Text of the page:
Kata – Woodpecker, Wind or Water?

Two weeks ago I taught a Karate class for kids.

(Of course I do that every week, but two weeks ago something special happened.)

It’s always fun to teach kids because they are not afraid of expressing their thoughts and ideas quite freely, and this training was no exception.

Towards the end of the session, with about 15 minutes left, we did the Pinan (or Heian) kata. Starting with Pinan Nidan, everyone worked in their own pace, nice and easy, when one small boy with blond hair and blue eyes suddenly exclaimed:

“This kata is like metal!”

I turned around and looked at him

“What… ? Metal?” I said.

“Yes, this kata is like metal. It feels like a big hard metal wall”

“Hmm… that’s interesting” I thought. This kid feels that Pinan Nidan is like an element. The element of metal, to be exact.

What an interesting and abstract idea.

I knelt down in front of the boy.

“Okay, that’s cool! What about the next kata, Pinan Shodan then? How does that feel?” I asked him.

“Oh, that’s easy. Pinan Shodan is wood. It’s like these tall trees, with a lot of branches everywhere” he said, as he demonstrated the first three movements of the kata.

Pinan Nidan was metal

And now Pinan Shodan was wood.

I can’t say I was shocked though, more like surprised. What’s going on in that little brain? So I just had to ask about the third, and last, kata that he knew.

“And Pinan Sandan? How’s that kata?”

“That’s a harder one, because I just recently learned it. However, I have a strong feeling that it is like wind. Especially at this part,” he said, as he showed the part in the middle of the kata where you step in shiko dachi three times forward, with your hands on your hips.

Pinan Sandan was wind.

Isn’t that remarkable?

I find this type of abstract thinking really fascinating. I mean, this boy has never read anything about zen philosophy, the different elements (wind, water, wood, metal etc) of Asian culture, yin/yang or other similar concepts, yet he naturally feels, and expresses, them.

Through kata.

That’s a good reminder of how something as simple as a pattern of movements can be viewed completely different by different people.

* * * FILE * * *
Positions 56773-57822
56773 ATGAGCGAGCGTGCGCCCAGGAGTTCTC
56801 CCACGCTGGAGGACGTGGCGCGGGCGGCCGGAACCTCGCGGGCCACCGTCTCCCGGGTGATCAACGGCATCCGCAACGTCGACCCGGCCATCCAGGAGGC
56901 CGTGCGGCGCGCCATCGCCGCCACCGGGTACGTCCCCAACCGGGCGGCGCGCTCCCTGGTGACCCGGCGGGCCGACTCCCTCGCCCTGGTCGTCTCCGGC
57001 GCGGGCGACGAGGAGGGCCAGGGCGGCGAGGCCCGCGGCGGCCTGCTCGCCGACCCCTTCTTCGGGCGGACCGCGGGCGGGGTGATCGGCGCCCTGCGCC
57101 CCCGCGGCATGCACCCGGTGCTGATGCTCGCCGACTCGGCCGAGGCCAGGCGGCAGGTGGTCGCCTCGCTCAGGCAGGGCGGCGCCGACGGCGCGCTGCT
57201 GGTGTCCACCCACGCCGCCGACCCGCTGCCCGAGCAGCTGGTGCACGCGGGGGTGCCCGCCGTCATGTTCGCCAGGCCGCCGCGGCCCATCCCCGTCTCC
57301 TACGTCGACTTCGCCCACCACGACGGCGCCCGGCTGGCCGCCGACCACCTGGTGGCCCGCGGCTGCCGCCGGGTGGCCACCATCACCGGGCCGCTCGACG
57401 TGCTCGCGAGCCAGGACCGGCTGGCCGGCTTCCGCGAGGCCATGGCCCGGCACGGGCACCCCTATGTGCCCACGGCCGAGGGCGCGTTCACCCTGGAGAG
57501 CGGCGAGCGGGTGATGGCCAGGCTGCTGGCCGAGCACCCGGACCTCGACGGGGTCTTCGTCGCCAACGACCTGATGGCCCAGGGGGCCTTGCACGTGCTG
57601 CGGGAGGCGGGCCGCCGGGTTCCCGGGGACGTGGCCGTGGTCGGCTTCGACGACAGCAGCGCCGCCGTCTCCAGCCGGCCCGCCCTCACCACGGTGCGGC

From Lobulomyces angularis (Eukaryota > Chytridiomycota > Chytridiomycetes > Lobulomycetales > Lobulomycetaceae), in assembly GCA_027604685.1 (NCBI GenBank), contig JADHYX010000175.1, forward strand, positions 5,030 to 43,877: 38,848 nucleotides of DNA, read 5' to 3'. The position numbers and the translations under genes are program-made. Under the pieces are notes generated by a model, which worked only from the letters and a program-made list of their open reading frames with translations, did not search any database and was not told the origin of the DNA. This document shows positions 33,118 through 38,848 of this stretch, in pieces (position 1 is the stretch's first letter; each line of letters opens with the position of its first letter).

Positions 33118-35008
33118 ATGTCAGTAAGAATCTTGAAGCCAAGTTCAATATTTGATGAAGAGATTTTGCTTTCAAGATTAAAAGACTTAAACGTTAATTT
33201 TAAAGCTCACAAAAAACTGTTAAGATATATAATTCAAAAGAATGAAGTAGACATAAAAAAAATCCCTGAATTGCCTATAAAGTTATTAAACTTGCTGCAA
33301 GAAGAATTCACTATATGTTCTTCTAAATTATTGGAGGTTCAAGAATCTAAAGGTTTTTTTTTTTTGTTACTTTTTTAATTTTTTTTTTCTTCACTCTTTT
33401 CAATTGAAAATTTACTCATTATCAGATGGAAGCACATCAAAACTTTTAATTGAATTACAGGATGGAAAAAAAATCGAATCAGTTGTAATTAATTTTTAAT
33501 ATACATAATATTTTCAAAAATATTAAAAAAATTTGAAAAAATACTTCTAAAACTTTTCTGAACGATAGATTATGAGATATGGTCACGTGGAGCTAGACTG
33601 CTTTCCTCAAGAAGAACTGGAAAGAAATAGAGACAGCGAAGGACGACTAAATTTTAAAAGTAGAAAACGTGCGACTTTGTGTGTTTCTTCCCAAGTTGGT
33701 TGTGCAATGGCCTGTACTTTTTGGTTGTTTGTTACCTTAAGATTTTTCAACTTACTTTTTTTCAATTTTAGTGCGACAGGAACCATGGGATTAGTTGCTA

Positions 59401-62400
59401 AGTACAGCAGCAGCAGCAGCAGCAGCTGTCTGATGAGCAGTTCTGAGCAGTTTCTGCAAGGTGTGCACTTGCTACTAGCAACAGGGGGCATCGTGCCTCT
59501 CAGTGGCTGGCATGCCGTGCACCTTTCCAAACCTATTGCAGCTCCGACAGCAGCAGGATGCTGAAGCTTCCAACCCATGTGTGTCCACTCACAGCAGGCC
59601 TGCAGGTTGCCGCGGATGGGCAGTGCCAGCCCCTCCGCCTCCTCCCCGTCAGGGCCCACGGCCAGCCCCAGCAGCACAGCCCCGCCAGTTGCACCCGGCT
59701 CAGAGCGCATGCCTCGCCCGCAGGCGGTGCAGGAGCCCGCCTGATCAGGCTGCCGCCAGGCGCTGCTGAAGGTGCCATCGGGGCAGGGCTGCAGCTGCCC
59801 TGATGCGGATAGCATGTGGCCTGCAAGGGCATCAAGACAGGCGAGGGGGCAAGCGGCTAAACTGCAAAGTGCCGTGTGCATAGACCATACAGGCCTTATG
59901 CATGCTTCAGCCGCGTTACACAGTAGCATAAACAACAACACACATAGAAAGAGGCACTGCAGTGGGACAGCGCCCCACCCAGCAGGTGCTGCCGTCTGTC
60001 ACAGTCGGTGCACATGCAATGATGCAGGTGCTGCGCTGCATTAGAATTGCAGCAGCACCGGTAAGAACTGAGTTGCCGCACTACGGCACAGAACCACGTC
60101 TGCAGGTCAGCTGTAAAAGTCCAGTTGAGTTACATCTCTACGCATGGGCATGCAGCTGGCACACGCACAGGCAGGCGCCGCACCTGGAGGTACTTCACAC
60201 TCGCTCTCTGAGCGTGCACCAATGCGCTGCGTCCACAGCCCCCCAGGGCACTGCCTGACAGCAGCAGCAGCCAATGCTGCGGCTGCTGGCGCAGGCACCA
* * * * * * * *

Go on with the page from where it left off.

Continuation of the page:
No, not viewed. I mean felt.

And that got me wondering: Are there other people who feel this way of kata?

Maybe somebody feels this kata is blue, and that kata is orange? Or that this kata is salty, and that kata is sweet, with a hint of sour?

Why not?

I would really want to ask people, but I’m afraid adults are too occupied with thinking about what other people might think about them if they said the “wrong” thing.

So next week I’m asking the kids class.

Can you imagine if somebody think different kata smells differently?

“This kata is like strawberries, but that kata is poop.” some kid might say!

Anyway, I thought I would give you my own idea of kata. I am one of those who think mainly in pictures, so I will draw my idea of kata for you.

To me, a kata is like this:

Do I even need to explain?

Look closely.

In what way does the above drawing represent a kata?

It should be easy to understand what I mean.

No?

Okay, I’ll explain:

This is a kata to me.

It begins at zero, with a bow (rei).

Then, where I’ve written “things start heating up”, your mind goes into another state. You mentally enter the kata, and prepare to “face a million enemies” as Funakoshi put it.

The eyes glare.

The shoulders drop.

The legs and toes grip the floor.

The Karate spirit is switched on.

Then comes the actual physical movements, represented by quick switches between hard and soft techniques in different directions. A few kiai here and there marks the highest points in the graph (the strongest moves), while “softer” and slow moves are the lower points.

Pauses are at the bottom.

Then, finally, the kata starts to end (described as “cooling down” in the graph).

That’s zanshin, in Japanese.

At this part your eyes should signal “If I must, then I’m ready to do it all over again, right now! Just bring it on!”

But, you decide to end, with a bow (rei) and the kata is completed.

Voilá.

That’s a kata to me.

Sometimes – when I’m in the mood – I even let a river represent the same graph, with waterfalls, strong currents, whirlpools and everything.

It’s exactly the same picture as above, just a river instead of a boring line (as expressed in the Japanese phrase “Ryu Sui Saki Kiso Wo Wasu”“Flowing water competes with nothing”).

So anyway, to sum it up: A random kid in our dojo thinks kata are like the different elements, and I think it’s like that line you see on a monitor beside hospital beds.

Are there any other ideas?

What did our famous old Karate pioneers think?

Well, for example, Funakoshi thought the kata Gojushiho was a woodpecker. The kata Unsu was a ‘flying waves’, and the kata Chinto was a crane on a rock.

That’s why he tried changing the names of these kata to Hotaku (woodpecker), Hito (fly+waves) and Gankaku (rock+crane). Okay, he had some political reason too, but that’s another story.

Another example would be Mabuni, who even wrote a 31-syllable abstract Japanese poem (known as a “tanka”) on his view of kata.

It went something like this:

“Nanigoto mo uchi wasuretari

Hisasura ni bu no shima sashite